Year 2015 was a rough year. It was the year we started everything new, it was the year we struggled with trying to mend our family relationships, while growing our relationship not only with each other, but we joined a church called Life.Church and we became very focused on our future. I was always open with Aaron about my PCOS and how it could affect us if we ever wanted children, I never knew the journey that God was about to put us on and how 2015 helped pave the path for it.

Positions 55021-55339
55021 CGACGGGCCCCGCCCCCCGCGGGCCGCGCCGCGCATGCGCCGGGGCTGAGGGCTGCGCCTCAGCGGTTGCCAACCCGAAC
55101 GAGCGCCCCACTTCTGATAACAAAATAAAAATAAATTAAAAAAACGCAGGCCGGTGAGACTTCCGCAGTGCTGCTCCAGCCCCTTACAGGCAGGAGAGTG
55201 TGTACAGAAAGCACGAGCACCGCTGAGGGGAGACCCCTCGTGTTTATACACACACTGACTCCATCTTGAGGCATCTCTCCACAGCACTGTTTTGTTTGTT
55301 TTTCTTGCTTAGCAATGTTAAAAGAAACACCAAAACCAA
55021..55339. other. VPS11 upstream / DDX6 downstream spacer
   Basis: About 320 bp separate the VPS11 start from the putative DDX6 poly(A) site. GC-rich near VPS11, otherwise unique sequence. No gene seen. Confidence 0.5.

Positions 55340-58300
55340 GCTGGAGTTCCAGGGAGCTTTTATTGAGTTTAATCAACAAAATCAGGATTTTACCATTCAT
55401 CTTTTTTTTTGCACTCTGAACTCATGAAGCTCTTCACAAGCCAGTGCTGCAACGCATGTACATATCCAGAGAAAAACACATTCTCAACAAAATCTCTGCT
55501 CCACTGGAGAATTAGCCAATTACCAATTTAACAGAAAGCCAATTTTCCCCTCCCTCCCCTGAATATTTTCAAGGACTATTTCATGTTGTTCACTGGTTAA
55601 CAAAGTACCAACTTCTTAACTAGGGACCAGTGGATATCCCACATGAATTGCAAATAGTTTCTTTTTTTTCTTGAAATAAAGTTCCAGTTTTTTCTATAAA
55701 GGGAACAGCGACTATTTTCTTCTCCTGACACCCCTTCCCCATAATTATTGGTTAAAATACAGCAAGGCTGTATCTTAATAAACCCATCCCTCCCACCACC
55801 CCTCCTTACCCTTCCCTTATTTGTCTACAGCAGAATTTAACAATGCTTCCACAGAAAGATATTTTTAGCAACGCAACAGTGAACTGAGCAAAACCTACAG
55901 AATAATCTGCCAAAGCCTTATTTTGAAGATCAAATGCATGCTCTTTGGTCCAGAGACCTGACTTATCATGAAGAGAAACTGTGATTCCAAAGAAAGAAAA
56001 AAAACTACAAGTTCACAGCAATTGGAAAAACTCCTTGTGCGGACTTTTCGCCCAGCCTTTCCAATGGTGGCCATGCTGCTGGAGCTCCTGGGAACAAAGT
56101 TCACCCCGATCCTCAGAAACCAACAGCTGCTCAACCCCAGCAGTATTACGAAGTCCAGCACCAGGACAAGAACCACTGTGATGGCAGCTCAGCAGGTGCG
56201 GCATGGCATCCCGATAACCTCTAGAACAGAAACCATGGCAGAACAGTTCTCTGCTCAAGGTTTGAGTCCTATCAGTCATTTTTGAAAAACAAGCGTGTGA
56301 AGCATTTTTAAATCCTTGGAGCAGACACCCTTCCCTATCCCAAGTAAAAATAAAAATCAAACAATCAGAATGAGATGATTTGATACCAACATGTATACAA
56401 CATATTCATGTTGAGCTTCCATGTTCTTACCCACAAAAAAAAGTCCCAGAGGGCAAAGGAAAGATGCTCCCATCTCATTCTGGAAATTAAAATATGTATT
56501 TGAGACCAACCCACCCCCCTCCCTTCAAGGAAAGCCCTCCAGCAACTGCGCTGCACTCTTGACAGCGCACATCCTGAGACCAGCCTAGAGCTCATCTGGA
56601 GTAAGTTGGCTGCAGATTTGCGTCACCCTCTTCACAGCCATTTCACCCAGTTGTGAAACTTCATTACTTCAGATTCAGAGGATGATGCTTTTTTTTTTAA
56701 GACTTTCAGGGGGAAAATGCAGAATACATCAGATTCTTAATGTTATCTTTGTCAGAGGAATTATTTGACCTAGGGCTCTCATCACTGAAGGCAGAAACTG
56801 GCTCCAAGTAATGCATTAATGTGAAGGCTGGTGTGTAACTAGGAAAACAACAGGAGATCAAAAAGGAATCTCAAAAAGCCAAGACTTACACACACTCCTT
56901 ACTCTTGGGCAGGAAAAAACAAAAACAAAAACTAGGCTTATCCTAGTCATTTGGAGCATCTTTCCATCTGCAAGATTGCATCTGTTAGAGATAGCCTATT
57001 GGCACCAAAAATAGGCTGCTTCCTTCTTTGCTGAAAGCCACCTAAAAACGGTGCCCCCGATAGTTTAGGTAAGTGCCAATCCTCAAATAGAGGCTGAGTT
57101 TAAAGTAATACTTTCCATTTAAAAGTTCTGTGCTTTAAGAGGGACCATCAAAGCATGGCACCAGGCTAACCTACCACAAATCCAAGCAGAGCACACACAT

Aaron proposed in May of 2015. This caused us to have a deeper conversation about my PCOS and we decided I should discuss with my new OBGYN about when I should come off birth control because we wanted to have children right away after getting married. My doctor advised that I would need to come off birth control immediately so my hormones could try to regulate on their own and that given the severity of my PCOS, how long I had been on birth control, my severe hormone imbalance and tilted uterus, that it could take over a year to even be able to get to where I could conceive without help. So, we stopped all contraceptive. On September 10, 2016 we got married and six months later, we still weren’t pregnant. I visited with my OBGYN, did labs and testing to see where I was at with my hormones. At that point, I was referred to an Infertility Specialist. Hearing the words Infertility Specialists, it hits different, my core was shook, my heart felt broken and heavy. My husbands’ job had him away from home 6 weeks on, 1 week off. We had been fortunate that Oklahoma was a hub and most of the time his sites weren’t but a few hours away. I remember calling him and telling him about being referred to a specialist, I cried, he listened and assured me that no matter what he loved me, supported me and God had a plan.